Lumbering trucks and hulking machinery have captured the imagination of both young and old for ages. It’s the reason some construction companies cut viewing holes into sheets of plywood around urban build sites, and it’s also why Ocean Concrete opens its gates for its annual open house at its Granville Island manufacturing plant every April.
“People are always walking by and wondering what goes on in here so this is the one time every year we open to the public,” said Ocean Concrete’s logistics manager Rob Slarks. “We do try to be a good neighbour.”
Rather than chasing people off its front yard, the oldest resident of Granville Island has changed to keep up with the times. Granville Island, once called Industrial Island as it was filled with factories that pumped out materials such as nails, barrels and chains, was born in 1886. Gilley Brothers, which eventually became Ocean Concrete in the mid-1950s, specialized in selling cement, aggregate and coal from its waterfront home on the peninsula. Heavy industry in the area faded during the next two decades partially due to economic reasons along with multiple fires that burned down many of the oil-coated factories whose owners either walked away or relocated from the cramped inner city industrial space.
City officials had a vision for the grimy industrial wasteland, and Granville Island began its metamorphosis into a hub of arts and culture during the 1970s. Ocean Concrete continued to go about its business except now surrounded by studios, gift shops, a public market and theatres. Plant owners decided to lessen the visual contrast between industrial and culture by using creativity of their own. Its Johnson Street garage, where the Earth Rangers set up a display table with barn owls and other wildlife for Saturday’s open house, is sometimes used for theatre. The drums on the mixing trucks are decorated in homage to the Granville Public Market a few doors down, cheerily painted to look like a bunch of asparagus, a strawberry, or a cob of corn. Most famously, though, its six concrete silos were transformed into a gigantic mural by Brazilian twins OSGEMEOS for the Vancouver Biennale in 2014.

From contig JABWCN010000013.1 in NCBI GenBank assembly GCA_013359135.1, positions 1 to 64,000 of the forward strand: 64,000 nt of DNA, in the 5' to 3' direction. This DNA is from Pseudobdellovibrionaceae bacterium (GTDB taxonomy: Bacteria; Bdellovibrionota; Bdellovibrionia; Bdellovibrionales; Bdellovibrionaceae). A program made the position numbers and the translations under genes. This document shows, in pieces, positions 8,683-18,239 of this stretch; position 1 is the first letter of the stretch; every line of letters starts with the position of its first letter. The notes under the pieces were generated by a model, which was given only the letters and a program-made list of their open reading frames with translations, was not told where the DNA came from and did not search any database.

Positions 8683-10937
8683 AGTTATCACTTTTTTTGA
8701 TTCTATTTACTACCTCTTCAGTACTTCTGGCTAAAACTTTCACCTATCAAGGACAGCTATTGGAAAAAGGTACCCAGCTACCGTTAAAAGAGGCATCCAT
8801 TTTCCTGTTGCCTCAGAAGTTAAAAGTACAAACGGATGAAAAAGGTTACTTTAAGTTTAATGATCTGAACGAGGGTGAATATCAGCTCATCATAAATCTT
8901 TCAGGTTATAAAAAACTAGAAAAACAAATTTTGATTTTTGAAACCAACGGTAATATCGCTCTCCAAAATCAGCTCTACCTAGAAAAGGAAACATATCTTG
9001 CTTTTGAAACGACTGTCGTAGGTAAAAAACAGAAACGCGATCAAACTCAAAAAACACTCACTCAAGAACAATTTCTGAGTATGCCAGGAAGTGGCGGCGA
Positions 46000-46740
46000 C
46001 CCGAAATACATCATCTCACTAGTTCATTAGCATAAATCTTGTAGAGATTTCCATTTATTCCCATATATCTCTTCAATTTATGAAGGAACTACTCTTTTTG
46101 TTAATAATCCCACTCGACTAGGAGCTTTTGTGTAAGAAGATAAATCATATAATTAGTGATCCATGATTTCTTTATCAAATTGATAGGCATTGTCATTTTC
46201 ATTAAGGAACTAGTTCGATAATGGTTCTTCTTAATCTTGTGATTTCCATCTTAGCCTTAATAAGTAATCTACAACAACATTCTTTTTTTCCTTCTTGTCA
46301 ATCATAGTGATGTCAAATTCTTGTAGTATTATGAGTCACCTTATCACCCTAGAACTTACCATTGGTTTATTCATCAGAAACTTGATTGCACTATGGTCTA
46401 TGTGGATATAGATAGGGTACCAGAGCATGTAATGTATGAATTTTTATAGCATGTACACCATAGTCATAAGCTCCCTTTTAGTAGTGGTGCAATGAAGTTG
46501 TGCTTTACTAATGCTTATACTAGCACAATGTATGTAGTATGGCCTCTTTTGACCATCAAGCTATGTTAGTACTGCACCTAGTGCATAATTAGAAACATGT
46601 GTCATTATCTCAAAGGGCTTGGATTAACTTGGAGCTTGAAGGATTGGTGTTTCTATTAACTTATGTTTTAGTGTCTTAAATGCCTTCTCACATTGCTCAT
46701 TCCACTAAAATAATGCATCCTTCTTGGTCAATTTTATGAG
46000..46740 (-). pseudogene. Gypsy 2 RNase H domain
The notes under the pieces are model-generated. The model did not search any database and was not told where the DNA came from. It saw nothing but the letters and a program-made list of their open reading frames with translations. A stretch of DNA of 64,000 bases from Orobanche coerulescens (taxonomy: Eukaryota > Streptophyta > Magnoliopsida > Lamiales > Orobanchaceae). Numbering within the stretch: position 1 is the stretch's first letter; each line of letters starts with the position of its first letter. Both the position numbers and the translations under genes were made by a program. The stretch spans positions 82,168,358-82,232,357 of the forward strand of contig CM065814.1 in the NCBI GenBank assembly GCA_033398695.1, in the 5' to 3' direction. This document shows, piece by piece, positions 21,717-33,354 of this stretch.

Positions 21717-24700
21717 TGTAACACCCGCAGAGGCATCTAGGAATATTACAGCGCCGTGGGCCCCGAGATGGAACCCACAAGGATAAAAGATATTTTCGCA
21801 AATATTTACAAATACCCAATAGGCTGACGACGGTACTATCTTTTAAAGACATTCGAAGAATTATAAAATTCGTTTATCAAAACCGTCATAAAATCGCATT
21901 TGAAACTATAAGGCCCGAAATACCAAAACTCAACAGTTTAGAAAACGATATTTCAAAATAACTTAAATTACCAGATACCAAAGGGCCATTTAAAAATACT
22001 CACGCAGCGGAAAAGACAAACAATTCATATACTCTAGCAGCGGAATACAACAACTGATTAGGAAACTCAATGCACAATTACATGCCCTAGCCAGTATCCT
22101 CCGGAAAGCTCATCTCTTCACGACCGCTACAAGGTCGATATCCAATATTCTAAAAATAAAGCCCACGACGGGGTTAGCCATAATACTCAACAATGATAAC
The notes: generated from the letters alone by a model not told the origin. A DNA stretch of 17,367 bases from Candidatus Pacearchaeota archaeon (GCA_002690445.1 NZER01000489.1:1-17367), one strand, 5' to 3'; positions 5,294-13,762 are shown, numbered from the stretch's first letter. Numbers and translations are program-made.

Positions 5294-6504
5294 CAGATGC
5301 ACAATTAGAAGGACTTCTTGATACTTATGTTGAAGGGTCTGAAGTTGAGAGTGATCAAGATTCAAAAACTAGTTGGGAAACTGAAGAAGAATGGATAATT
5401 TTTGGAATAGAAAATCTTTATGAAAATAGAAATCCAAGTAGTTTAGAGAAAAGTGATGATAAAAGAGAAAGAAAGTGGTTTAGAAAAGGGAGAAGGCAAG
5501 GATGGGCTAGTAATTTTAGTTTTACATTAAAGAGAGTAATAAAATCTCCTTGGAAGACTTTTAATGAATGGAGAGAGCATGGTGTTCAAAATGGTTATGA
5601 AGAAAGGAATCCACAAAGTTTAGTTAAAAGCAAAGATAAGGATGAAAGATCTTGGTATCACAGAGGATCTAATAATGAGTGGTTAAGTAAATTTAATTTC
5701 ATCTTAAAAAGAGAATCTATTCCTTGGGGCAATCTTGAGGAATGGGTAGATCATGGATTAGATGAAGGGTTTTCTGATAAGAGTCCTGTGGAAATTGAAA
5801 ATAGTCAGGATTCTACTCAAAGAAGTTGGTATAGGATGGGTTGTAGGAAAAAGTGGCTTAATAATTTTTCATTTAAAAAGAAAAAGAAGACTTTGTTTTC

It’s arguably the most artistic-looking concrete plant anybody has ever seen, and that’s why Ocean has to hire a security guard during tourist season to stop curious people from wandering into the yard, said Slarks.
It’s a busy place. An average of four self-loading barges a week are unloaded, which, according to Ocean Concrete, takes about 470 dump truck loads off the roads every week. Most of the plant’s concrete is used close to home -- customers include the downtown branch of the Vancouver Public Library, the footings for the Alex Fraser Bridge, the Vancouver Convention Centre and the Canada Line.
Saturday’s open house featured a giant sandbox, tours of the yard, Big Band music from the Vancouver Fire & Rescue Band and various educational booths. The painted mixer trucks attracted a constant lineup of children in yellow hardhats given out by Ocean Concrete –- a good indication of how well attended the 19th annual open house was.
“I would say we buy thousands those [hats],” said Slark who himself has been at Ocean for 29 years. “It’s hard to predict how many people come for the open house every year. Sometimes we try to guestimate on the amount of balloons we give out so, some years, we can have four to five thousand people come through here.”